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Then and Now


How positions have evolved


The most prevalent player types in every generation tend to follow the same trend, with young hoopers incorporating the style and flair of their childhood idols. From the sweet playmaking of Bird and Magic in the 80s to the hang-time acrobatics of Jordan in the 90s, players evolve as the game and their heroes evolve. With the perimeter focus of contemporary hoops, we can expect the next generation to feature even more versatile players with highly-developed ball skills.


Point guard: The one-spot used to be all about passing, as unselfish floor generals controlled the pace of play and set up shots for their teammates. Today, playmaking is still a central part of the game, but the modern point guard makes plays by being strong, athletic slashers, like Russell Westbrook and Eric Bledsoe. This forces the defense to collapse on their drives, opening up the perimeter for their teammates.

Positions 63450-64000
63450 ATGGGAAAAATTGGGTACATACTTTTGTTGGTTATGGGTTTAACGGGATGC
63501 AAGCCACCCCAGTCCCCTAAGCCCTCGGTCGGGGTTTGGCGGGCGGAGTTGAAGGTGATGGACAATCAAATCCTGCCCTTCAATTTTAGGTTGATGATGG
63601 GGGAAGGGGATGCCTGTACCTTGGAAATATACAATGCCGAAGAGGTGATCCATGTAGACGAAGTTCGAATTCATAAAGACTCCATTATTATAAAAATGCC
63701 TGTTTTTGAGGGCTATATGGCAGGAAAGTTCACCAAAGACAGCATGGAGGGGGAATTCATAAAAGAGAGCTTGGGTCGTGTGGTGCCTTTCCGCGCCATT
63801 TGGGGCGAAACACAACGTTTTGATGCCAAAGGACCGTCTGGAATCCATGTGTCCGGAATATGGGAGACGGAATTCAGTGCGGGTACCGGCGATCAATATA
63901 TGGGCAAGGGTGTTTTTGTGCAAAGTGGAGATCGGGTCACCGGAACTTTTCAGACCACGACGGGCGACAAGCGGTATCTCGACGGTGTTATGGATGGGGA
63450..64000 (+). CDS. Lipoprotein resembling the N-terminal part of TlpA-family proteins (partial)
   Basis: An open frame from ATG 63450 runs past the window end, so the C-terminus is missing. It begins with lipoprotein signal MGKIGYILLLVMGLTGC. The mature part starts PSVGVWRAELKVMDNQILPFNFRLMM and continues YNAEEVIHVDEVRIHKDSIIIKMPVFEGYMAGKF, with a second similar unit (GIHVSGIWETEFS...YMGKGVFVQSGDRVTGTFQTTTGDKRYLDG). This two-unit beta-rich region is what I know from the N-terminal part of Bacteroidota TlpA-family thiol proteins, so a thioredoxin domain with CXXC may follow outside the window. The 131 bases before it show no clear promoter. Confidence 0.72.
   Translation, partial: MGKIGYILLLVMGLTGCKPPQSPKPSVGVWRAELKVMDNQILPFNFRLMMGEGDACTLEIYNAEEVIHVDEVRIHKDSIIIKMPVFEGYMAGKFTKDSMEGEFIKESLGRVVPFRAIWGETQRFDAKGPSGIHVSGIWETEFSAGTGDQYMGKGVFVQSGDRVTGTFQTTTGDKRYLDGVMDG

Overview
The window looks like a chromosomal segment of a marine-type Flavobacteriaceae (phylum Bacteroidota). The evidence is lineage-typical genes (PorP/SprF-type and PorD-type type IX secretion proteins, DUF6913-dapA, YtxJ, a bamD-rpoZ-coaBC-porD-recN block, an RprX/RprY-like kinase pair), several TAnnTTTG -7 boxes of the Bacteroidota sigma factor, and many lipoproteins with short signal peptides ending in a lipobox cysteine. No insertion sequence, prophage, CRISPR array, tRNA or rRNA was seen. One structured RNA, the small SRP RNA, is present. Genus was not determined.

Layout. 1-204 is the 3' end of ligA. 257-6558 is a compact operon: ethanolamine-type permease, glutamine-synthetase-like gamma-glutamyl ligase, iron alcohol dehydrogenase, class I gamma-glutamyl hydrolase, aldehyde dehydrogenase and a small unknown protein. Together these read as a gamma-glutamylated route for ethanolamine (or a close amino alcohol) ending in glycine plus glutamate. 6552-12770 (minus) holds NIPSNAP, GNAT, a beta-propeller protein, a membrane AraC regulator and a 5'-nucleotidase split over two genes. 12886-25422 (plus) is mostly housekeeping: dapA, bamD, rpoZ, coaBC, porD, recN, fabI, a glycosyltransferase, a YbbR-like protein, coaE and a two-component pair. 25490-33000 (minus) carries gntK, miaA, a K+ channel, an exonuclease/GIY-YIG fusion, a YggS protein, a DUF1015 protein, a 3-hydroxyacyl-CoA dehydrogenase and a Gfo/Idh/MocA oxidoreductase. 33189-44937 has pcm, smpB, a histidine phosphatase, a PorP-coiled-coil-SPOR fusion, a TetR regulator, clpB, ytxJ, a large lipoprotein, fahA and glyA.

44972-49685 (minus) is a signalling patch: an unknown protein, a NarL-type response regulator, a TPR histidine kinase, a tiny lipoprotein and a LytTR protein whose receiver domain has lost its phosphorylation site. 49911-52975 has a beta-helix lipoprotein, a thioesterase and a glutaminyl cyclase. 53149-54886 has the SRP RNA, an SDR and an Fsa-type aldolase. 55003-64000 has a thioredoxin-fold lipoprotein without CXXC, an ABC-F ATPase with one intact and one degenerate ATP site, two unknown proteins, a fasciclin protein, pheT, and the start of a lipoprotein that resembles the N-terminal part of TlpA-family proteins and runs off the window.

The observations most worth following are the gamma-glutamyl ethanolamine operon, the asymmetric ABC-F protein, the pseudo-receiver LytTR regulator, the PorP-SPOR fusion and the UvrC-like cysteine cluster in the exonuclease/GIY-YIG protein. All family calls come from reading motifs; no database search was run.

Shooting guard: Following the 90s, a whole host of explosive leapers came into the League to take on the ‘next Jordan’ mantle, building their games on athleticism and dominant one-on-one moves. Nowadays, the trend has shifted towards identifying the next Curry or Durant, with an emphasis on smooth, long-range bombers who make scoring seem almost effortless.


Small forward: Although the small forward spot has always emphasized versatility and length, the focus has grown stronger over the past decade. Players like LeBron James and Giannis Antetokounmpo have popularized the once-uncommon point forward role, taking over ball-handling duties on the break and even within halfcourt sets.


Power forward: Once the exclusive domain of muscled bruisers who did the bulk of their damage on the boards or on the low block with their backs to the basket, the impressive play of Dirk Nowitzki and his successors such as Kristaps Porzingis have revolutionized the role. The ‘stretch four’ label has become ubiquitous with pick-and-pops superseding pick-and-rolls as the weapon of choice for many NBA teams, built around the face-up game and an ability to put the ball on the floor.


Center: In the past, tall players were simply placed in the middle to act as rim protectors, coming in all shapes from skinny to bulky. Nowadays, these men in the middle have to be athletic specimens in order to finish lobs up high and to deny their opponents from doing the same. In addition to that, skill has become more of an emphasis, with a premium placed on creative passing from the post, lateral mobility to keep up with perimeter players and even the shooting skill to play a ‘stretch five’ role, as with the 7-foot-tall Brook Lopez.